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The Open Sleep Journal,
8-111874-6209/13 2013 Bentham Open
A Cognitive Behavioral Exposure Treatment Package for Night Terrors: ACase Study
Steven J. Linton
Center for Health and Medical Psychology, School of Law, Psychology and Social Work, Örebro University, Sweden
Night terror is a rare problem in adults characterized by nighttime episodes similar to panic attacks except thatsufferers are not aware of the content. There is no current treatment, but exposure is a treatment of choice for panic. The purpose of this case study was therefore to develop and describe a novel treatment.
The client had a 22-year history of night terror attacks with verbalization causing sleep difficulties and daytime fatigue. A
cognitive-behavioral packagefeaturing exposure (listening to audio recordings of the episodes) and re-conceptualization was provided over 13 sessions.Results indicated a large decrease in the ratings of the intensity of the night terror episodes. Moreover, sleep onset latencydecreased while sleep quality and duration improved substantially. The client reported important increases in daytimeactivities and resumed working. Although caution is necessary because this is a case study, the results suggest that thistechnique warrants further study for people suffering from night terrors.
Night terrors, adults, exposure therapy, cognitive behavioral treatment.
Night terrors are rare among adults, but when they dooccur there is no established cause or treatment. Similar todaytime panic attacks, sufferers typically report intense fear or panic, with physiological reactions such as rapid pulse andsweating. However, it is difficult to wake a person havingnight terrors and he remembers little or nothing of the contentof the episode even though shouting, yelling or other overt behaviors are common. The problem is distinct fromnightmares in that nightmares wake the person and the contentis vivid . Terrors typically occur during deep slow wavesleep during the first sleep cycle [1, 2]. Children sometimesreport night terrors, but these almost always dissipate with age. Less than 4% of adults experience night terrors and only asmall number seeks professional help .While brain mechanisms are thought to contribute, it isnot known whether night terrors in adults are related to amedical disorder or to psychological processes includingstress and anxiety [4, 5]. Unfortunately, there is no treatmentof choice. In children, one recommended approach is towake the child about 15 minutes before the occurrence of theepisode . While limited case studies suggest positiveoutcomes, this treatment is cumbersome and requiresextensive equipment to determine when the episodestypically occur. For adults, pharmacological and psychological therapies have been suggested, but little isknown about their actual effectiveness [1, 6].A psychological approach featuring exposure is enticingsince cognitive-behavioral interventions are helpful for both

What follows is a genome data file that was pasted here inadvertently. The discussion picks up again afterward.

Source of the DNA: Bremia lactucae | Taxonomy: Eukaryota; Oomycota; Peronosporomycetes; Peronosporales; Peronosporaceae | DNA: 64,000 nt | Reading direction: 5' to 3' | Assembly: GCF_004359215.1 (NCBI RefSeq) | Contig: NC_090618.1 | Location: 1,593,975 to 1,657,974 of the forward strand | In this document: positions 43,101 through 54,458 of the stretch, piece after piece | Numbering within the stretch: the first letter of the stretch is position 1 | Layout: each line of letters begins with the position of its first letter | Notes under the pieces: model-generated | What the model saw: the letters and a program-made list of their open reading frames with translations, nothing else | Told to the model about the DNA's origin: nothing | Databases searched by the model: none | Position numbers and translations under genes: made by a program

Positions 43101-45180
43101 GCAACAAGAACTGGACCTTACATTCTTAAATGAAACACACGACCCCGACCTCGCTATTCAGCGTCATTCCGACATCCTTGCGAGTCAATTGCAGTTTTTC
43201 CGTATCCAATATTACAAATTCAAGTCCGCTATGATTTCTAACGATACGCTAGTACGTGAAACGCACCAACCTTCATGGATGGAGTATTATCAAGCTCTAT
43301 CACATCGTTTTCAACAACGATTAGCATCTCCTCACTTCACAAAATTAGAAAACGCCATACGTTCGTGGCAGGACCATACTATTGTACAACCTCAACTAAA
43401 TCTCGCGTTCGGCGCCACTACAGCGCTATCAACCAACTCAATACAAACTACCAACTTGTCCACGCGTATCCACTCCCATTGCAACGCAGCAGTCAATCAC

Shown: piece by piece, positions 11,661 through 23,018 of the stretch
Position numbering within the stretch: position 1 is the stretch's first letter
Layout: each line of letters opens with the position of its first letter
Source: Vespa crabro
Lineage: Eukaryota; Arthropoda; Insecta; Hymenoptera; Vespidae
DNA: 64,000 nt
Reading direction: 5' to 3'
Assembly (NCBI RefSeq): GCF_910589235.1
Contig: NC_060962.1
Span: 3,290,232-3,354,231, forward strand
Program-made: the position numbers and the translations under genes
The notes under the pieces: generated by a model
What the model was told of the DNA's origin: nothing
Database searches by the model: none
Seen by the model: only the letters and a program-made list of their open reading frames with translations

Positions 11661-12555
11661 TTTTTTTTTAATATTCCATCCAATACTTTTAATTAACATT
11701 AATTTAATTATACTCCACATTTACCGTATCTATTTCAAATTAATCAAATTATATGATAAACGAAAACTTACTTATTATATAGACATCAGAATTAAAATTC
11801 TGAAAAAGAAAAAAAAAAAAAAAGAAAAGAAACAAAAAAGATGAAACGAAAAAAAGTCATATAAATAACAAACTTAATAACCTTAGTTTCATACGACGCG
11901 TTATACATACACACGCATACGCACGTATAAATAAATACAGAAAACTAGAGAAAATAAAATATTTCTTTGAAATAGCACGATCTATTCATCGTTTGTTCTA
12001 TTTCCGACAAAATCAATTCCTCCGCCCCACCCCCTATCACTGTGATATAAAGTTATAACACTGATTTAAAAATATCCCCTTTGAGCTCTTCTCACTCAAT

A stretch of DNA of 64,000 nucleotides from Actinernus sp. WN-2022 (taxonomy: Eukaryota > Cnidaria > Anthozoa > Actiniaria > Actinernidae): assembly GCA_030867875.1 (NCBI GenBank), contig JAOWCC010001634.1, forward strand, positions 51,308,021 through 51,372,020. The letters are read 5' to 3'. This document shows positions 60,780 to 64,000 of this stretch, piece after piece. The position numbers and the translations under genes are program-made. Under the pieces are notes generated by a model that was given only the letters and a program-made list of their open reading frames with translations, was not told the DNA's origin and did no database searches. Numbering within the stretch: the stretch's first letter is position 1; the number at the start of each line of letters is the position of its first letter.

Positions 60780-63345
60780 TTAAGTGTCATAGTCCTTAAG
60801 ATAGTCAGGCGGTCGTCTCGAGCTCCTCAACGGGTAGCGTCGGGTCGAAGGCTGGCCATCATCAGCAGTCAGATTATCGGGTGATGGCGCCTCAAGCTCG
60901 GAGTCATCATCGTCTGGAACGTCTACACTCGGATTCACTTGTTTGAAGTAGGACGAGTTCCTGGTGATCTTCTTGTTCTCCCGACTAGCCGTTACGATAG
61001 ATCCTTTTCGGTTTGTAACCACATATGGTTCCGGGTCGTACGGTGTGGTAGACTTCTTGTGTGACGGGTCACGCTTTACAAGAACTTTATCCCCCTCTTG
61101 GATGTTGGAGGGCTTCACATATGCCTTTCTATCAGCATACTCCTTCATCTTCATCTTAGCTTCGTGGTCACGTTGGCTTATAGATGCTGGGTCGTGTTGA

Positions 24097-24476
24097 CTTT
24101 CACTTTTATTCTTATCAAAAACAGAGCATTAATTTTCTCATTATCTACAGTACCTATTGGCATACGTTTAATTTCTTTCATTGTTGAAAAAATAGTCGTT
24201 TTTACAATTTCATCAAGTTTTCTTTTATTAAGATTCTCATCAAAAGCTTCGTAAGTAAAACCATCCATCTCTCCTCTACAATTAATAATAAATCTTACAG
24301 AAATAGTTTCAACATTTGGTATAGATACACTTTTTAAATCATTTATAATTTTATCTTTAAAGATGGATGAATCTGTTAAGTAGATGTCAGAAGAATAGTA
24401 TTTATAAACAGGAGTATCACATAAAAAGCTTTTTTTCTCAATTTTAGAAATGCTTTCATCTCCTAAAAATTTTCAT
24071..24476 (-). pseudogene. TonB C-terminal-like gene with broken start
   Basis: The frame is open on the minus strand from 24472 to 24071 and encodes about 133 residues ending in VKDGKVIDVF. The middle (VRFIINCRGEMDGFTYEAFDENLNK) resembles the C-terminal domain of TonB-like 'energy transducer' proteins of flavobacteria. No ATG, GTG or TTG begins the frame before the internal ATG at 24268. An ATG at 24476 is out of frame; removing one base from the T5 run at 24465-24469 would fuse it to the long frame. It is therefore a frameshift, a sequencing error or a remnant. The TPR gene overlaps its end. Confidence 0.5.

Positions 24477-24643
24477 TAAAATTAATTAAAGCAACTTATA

*Address correspondence to this author at the Center for Health andMedical Psychology, School of Law, Psychology and Social Work, ÖrebroUniversity, Sweden; Tel: +4619303505;E-mail: firstname.lastname@example.org
insomnia [7, 8] and panic disorders [9, 10]. Indeed, exposureis a treatment of choice for panic attacks and theoreticalshould be effective for night terrors as well [11, 12].However, two obstacles have hindered the development of acognitive-behavioral exposure treatment. First, because theepisodes occur at night during sleep, observation is difficultand exposure precluded. Second, as the sufferer has nomemory of the episode, it is a challenge to develop anexposure based on the content of the night terror episodessuch as is done for nightmares or post-traumatic stressdisorders. The frequency and cognitive and emotionalcontent are in other words, very difficult to ascertain. It isnot surprising then, that there is currently no method for treating night terrors since their peculiarity makes usualmethods impossible. Consequently, although exposure is acentral component in the treatment of panic attacks, achallenge is to develop a methodology for night terrors.The purpose of this report is to describe the treatment of an adult with resistant night terrors using a cognitive behavioral package utilizing exposure and re-conceptualization.
This 42-year-old client sought help at a sleep unit for her episodes because she found them quite terrifying and because they disturbed her partner and two children. Theepisodes prevented her from working at a regular job and shehad not worked for 3 years because the night terrors had been so disabling. At presentation, she was enrolled in aschool to enhance her skills, but reported missing many of the classes she was taking. She was diagnosed by aneurologist at a sleep disorder unit with night terrors thatwere described as a “classic and clear case” and other sleepdisorders e.g. apnea and restless legs were ruled out. The